Abstract The dominant object detection approaches treat the recognition of each region separately and overlook crucial semantic correlations between objects in one scene. This paradigm leads to substantial performance drop when facing heavy long-tail problems, where very few samples are available for rare classes and plenty of confusing categories exists. We exploit diverse human commonsense knowledge for reasoning over large-scale object categories and reaching semantic coherency within one image. Particularly, we present Hybrid Knowledge Routed Modules (HKRM) that incorporates the reasoning routed by two kinds of knowledge forms: an explicit knowledge module for structured constraints that are summarized with linguistic knowledge (e.g. shared attributes, relationships) about concepts; and an implicit knowledge module that depicts some implicit constraints (e.g. common spatial layouts). By functioning over a region-to-region graph, both modules can be individualized and adapted to coordinate with visual patterns in each image, guided by specific knowledge forms. HKRM are light-weight, general-purpose and extensible by easily incorporating multiple knowledge to endow any detection networks the ability of global semantic reasoning. Experiments on large-scale object detection benchmarks show HKRM obtains around 34.5% improvement on VisualGenome (1000 categories) and 30.4% on ADE in terms of mAP.
A framework of new unified neural and neuro-fuzzy approaches for integrating implicit and explicit knowledge in neuro-symbolic systems is proposed. In the developed hybrid system, training data set is used for building neurofuzzy modules, and represents implicit domain knowledge. On the other hand, the explicit domain knowledge is represented by fuzzy rules, which are directly mapped into equivalent neural structures. Three methods to combine the explicit and implicit knowledge modules are proposed.
The main aim of this paper is to raise awareness of higherorder knowledge (knowledge about someone else's knowledge) as an issue for computer game AI. We argue that a number of existing game genres, especially those involving social interaction, are natural fields of application for an approach we call explicit knowledge programming. We motivate the use of this approach, and describe a simple implementation based upon it. A survey of recent literature and computer games illustrates its novelty.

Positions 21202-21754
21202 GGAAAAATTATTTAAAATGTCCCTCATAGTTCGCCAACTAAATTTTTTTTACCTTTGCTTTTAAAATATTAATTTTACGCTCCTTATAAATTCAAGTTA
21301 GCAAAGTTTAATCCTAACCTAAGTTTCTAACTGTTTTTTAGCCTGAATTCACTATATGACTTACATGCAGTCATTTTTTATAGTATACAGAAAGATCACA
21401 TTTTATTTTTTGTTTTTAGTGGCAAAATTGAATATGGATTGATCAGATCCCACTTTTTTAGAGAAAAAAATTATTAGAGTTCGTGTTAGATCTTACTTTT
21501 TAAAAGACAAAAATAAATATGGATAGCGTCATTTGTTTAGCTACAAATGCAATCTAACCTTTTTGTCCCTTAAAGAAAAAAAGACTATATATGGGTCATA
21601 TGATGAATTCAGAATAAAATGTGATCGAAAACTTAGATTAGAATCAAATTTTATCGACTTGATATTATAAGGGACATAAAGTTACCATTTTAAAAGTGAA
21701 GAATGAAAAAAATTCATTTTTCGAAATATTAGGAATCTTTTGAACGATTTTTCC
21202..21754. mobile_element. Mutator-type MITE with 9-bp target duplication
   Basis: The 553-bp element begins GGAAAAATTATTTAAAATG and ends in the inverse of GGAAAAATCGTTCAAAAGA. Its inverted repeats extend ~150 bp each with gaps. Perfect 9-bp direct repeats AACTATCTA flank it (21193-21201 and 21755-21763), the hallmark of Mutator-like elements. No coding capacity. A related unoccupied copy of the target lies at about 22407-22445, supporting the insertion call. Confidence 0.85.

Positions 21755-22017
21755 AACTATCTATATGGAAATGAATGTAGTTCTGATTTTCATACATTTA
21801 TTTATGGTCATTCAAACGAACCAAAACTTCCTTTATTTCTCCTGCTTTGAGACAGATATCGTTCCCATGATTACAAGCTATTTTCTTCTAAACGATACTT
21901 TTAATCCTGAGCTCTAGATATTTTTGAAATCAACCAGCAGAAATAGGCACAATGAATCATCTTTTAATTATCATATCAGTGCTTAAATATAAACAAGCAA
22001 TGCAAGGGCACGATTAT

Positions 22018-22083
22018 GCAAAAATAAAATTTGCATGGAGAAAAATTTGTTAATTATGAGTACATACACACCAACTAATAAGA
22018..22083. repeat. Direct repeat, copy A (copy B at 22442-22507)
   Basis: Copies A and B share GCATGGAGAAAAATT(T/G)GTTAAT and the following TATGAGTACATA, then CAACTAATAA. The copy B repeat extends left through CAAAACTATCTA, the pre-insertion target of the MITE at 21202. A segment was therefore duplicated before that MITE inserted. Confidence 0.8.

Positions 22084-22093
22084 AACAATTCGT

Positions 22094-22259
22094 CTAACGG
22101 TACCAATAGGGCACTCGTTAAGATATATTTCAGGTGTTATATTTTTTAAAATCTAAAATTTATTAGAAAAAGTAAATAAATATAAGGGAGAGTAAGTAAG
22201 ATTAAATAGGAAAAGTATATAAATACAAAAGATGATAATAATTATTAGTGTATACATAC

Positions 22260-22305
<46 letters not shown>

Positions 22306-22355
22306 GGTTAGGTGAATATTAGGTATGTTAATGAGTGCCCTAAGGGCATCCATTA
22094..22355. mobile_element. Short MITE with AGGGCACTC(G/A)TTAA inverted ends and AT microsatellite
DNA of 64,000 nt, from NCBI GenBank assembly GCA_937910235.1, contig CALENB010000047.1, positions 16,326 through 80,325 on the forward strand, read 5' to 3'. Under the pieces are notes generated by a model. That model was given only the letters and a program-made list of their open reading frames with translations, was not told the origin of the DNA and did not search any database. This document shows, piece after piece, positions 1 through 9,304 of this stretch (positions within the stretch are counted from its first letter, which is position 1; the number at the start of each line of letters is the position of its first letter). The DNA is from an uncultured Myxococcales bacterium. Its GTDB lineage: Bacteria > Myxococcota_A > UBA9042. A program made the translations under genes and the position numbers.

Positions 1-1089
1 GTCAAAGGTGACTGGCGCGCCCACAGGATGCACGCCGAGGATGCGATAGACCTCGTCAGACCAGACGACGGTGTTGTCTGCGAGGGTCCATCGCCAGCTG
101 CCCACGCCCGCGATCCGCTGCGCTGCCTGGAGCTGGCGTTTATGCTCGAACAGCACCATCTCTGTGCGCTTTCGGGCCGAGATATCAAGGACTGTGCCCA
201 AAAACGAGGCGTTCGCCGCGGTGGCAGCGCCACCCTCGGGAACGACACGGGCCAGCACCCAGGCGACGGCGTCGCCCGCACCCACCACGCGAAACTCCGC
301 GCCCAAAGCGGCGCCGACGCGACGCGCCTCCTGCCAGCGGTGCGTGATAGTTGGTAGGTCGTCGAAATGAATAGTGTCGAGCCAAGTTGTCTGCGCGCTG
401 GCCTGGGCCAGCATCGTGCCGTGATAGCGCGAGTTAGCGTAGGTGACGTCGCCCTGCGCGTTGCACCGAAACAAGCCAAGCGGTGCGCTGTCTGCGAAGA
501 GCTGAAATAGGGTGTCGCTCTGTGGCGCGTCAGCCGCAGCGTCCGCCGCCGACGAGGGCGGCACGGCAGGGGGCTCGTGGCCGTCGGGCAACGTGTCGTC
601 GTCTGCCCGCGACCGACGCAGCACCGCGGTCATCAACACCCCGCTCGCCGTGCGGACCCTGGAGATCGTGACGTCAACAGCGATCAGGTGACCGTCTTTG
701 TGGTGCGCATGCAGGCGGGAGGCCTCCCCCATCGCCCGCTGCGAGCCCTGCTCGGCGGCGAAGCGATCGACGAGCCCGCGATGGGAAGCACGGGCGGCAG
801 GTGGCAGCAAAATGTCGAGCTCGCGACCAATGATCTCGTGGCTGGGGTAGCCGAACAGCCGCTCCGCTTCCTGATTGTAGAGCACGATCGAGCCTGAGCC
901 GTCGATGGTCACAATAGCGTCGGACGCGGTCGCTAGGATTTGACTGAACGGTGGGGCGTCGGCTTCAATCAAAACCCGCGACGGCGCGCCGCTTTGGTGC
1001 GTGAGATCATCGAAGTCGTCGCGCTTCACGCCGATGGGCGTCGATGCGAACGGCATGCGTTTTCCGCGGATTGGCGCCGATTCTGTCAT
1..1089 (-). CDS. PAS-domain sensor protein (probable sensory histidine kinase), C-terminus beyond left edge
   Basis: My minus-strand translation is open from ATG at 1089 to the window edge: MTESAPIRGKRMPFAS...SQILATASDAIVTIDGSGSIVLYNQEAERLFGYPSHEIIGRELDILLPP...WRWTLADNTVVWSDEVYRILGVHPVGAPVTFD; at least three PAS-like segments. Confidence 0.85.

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Lemoisson, Philippe (Centre de coopération internationale en recherche agronomique pour le développement (CIRAD)) | Surroca, Guillaume (Le Laboratoire d'Informatique, de Robotique et de Microélectronique de Montpellier (LIRMM)) | Jonquet, Clément (Le Laboratoire d'Informatique, de Robotique et de Microélectronique de Montpellier (LIRMM)) | Cerri, Stefano Alessandro (Le Laboratoire d'Informatique, de Robotique et de Microélectronique de Montpellier (LIRMM))
Reconciling the ecosystem of semantic Web data with the ecosystem of social Web participation has been a major issue for the Web Science community. To answer this need, we propose an innovative approach called ViewpointS where the knowledge is topologically, rather than logically, explored and assessed. Both social contributions and linked data are represented by triples agent-resource-resource called “viewpoints”. A “viewpoint” is the subjective declaration by an agent (human or artificial) of some semantic proximity between two resources. Knowledge resources and viewpoints form a bipartite graph called “knowledge graph”. Information retrieval is processed on demand by choosing a user’s “perspective” i.e., rules for quantifying and aggregating “viewpoints” which yield a “knowledge map”. This map is equipped with a topology: the more viewpoints between two given resources, the shorter the distance; moreover, the distances between resources evolve along time according to new viewpoints, in the metaphor of synapses’ strengths. Our hypothesis is that these dynamics actualize an adaptive, actionable collective knowledge.